• Death


    • enPR: dĕth, IPA: /dɛθ/
    • Rhymes: -ɛθ

    Alternative forms


    From Middle English deeth, from Old English dēaþ, from Proto-Germanic *dauþuz (compare West Frisian dead, Dutch dood, German Tod, Swedish död), from Proto-Indo-European *dʰówtus. More at die.

    Full definition of death



    (plural deaths)
    1. The cessation of life and all associated processes; the end of an organism's existence as an entity independent from its environment and its return to an inert, nonliving state.
      The death of my grandmother saddened the whole family.
      • 1879, Richard Jefferies, The Amateur Poacher Chapter 1, They burned the old gun that used to stand in the dark corner up in the garret, close to the stuffed fox that always grinned so fiercely. Perhaps the reason why he seemed in such a ghastly rage was that he did not come by his death fairly. Otherwise his pelt would not have been so perfect.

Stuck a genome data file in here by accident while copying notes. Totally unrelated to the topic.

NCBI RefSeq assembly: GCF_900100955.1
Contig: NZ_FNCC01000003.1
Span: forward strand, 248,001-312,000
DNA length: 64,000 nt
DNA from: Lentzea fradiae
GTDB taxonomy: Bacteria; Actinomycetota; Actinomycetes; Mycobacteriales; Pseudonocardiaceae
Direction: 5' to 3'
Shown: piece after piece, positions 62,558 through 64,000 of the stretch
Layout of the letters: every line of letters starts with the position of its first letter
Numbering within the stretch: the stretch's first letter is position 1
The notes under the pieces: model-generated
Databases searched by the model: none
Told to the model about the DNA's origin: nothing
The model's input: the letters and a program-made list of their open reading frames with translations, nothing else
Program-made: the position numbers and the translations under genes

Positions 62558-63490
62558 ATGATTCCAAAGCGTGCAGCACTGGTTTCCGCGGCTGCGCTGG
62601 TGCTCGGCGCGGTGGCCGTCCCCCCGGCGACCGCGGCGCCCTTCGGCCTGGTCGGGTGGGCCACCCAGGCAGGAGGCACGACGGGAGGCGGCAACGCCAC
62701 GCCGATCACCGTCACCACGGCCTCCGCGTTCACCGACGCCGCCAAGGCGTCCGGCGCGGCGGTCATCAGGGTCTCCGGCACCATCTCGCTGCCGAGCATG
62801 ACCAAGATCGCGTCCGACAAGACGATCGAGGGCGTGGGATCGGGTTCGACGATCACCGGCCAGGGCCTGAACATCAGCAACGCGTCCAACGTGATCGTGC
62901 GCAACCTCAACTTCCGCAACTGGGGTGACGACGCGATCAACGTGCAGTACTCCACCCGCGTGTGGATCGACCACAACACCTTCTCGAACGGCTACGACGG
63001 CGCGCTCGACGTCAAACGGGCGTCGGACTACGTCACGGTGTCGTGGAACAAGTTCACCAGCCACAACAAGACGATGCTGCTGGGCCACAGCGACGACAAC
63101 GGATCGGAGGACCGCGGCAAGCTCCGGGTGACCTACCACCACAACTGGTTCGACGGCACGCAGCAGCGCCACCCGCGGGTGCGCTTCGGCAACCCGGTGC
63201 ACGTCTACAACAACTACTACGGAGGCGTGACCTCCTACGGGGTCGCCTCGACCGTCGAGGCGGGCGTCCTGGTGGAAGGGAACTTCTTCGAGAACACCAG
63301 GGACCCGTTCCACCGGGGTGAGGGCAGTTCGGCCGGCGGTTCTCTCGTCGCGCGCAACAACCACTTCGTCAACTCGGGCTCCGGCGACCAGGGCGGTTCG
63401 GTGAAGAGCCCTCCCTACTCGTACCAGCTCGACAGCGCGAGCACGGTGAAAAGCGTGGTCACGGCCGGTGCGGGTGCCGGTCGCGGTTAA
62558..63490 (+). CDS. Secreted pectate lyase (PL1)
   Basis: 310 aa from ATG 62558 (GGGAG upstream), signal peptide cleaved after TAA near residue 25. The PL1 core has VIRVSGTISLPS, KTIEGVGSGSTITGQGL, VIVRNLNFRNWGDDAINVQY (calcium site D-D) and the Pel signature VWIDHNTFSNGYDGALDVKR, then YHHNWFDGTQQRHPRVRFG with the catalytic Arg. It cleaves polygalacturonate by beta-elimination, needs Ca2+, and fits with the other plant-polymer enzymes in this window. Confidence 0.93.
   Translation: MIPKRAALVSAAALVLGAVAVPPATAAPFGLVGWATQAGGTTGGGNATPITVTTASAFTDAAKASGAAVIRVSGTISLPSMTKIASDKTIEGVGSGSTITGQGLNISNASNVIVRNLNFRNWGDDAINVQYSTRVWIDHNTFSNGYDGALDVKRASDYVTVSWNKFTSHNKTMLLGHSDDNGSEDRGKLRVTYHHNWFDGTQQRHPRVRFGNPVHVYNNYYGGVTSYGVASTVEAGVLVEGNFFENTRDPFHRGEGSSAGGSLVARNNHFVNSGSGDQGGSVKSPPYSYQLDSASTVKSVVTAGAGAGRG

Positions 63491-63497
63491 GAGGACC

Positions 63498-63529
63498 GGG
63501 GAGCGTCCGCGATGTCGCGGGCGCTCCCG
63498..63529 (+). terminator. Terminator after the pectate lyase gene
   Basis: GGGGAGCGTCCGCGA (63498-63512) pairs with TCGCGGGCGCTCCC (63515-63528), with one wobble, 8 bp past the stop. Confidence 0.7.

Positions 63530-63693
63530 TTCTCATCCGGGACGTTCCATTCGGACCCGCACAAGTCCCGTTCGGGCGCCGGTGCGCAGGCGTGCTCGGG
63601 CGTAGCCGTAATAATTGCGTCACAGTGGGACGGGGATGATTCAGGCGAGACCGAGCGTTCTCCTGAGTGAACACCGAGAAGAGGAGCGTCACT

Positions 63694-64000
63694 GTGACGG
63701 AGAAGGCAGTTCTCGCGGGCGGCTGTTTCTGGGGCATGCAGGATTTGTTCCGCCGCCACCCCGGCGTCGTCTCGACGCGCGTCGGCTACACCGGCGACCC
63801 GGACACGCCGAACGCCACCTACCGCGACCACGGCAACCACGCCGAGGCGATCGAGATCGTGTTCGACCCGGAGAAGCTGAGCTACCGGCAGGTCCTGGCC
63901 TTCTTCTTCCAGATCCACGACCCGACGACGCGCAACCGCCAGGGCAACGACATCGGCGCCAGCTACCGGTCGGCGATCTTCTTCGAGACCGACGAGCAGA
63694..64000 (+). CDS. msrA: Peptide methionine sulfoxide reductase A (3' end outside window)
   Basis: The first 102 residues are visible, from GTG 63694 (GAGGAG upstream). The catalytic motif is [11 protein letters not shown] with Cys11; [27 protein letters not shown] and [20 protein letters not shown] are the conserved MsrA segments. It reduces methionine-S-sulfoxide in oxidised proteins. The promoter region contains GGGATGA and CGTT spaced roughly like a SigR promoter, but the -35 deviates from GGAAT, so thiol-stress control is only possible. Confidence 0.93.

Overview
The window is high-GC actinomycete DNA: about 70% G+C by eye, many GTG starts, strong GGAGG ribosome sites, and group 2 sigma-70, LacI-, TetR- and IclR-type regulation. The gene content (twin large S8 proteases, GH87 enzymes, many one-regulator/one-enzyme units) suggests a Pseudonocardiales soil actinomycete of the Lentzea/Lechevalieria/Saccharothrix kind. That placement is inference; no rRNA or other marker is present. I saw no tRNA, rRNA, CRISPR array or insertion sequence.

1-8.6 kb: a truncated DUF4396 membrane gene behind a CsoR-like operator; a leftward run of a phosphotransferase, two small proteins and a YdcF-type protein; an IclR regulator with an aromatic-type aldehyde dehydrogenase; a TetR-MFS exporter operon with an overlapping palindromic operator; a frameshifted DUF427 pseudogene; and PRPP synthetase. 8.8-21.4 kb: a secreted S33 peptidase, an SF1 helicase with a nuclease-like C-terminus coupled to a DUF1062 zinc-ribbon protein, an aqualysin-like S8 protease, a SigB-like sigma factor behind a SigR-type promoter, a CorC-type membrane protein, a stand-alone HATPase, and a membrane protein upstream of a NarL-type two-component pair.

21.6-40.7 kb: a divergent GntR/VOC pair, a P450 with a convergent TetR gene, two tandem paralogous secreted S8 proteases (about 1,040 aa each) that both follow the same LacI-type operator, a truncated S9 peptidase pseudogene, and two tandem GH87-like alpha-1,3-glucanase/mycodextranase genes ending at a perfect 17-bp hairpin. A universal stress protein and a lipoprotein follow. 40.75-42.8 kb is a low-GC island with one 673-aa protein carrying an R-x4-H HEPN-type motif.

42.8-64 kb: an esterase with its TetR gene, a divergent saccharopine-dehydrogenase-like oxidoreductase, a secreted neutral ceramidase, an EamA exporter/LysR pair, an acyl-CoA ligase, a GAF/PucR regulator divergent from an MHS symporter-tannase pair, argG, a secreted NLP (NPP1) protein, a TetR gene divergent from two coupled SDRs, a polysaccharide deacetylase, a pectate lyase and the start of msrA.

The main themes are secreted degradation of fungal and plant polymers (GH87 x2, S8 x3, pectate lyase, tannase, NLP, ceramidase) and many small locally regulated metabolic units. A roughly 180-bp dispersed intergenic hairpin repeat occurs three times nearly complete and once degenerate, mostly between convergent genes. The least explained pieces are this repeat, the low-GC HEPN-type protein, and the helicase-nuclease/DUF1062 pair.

• 1900, Charles W. Chesnutt, The House Behind the Cedars, Chapter I:"‘Death,’" quoted Warwick, with whose mood the undertaker's remarks were in tune, "‘is the penalty that all must pay for the crime of living.’"
      • 2013, Philip J. Bushnell, Solvents, Ethanol, Car Crashes & Tolerance, Furthermore, this increase in risk is comparable to the risk of death from leukemia after long-term exposure to benzene, another solvent, which has the well-known property of causing this type of cancer.
    2. (often capitalized) The personification of death as a hooded figure with a scythe; the Grim Reaper.
      When death walked in, a chill spread through the room.
    3. (the death) The collapse or end of something.
      England scored a goal at the death to even the score at one all.



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